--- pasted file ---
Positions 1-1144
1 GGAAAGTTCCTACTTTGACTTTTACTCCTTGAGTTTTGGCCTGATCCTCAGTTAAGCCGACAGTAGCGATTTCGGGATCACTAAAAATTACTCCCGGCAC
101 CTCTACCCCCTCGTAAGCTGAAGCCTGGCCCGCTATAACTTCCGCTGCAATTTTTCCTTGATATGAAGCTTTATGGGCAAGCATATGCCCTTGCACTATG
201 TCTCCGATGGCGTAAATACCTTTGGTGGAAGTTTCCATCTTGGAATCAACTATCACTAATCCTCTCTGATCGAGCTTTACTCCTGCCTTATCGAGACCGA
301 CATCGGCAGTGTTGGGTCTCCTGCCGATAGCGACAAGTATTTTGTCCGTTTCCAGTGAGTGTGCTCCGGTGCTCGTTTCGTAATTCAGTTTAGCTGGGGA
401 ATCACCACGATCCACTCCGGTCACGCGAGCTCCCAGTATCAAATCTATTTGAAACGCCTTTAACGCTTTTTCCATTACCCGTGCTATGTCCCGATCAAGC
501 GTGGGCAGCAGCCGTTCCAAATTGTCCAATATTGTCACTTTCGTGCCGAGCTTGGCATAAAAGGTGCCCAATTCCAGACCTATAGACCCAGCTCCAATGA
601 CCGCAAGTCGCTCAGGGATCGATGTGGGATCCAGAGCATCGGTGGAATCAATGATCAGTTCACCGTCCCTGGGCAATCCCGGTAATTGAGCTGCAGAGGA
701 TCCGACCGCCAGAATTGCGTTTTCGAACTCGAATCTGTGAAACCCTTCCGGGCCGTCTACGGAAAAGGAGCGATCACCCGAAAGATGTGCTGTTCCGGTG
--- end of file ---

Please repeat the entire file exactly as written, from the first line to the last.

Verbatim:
Positions 1-1144
1 GGAAAGTTCCTACTTTGACTTTTACTCCTTGAGTTTTGGCCTGATCCTCAGTTAAGCCGACAGTAGCGATTTCGGGATCACTAAAAATTACTCCCGGCAC
101 CTCTACCCCCTCGTAAGCTGAAGCCTGGCCCGCTATAACTTCCGCTGCAATTTTTCCTTGATATGAAGCTTTATGGGCAAGCATATGCCCTTGCACTATG
201 TCTCCGATGGCGTAAATACCTTTGGTGGAAGTTTCCATCTTGGAATCAACTATCACTAATCCTCTCTGATCGAGCTTTACTCCTGCCTTATCGAGACCGA
301 CATCGGCAGTGTTGGGTCTCCTGCCGATAGCGACAAGTATTTTGTCCGTTTCCAGTGAGTGTGCTCCGGTGCTCGTTTCGTAATTCAGTTTAGCTGGGGA
401 ATCACCACGATCCACTCCGGTCACGCGAGCTCCCAGTATCAAATCTATTTGAAACGCCTTTAACGCTTTTTCCATTACCCGTGCTATGTCCCGATCAAGC
501 GTGGGCAGCAGCCGTTCCAAATTGTCCAATATTGTCACTTTCGTGCCGAGCTTGGCATAAAAGGTGCCCAATTCCAGACCTATAGACCCAGCTCCAATGA
601 CCGCAAGTCGCTCAGGGATCGATGTGGGATCCAGAGCATCGGTGGAATCAATGATCAGTTCACCGTCCCTGGGCAATCCCGGTAATTGAGCTGCAGAGGA
701 TCCGACCGCCAGAATTGCGTTTTCGAACTCGAATCTGTGAAACCCTTCCGGGCCGTCTACGGAAAAGGAGCGATCACCCGAAAGATGTGCTGTTCCGGTG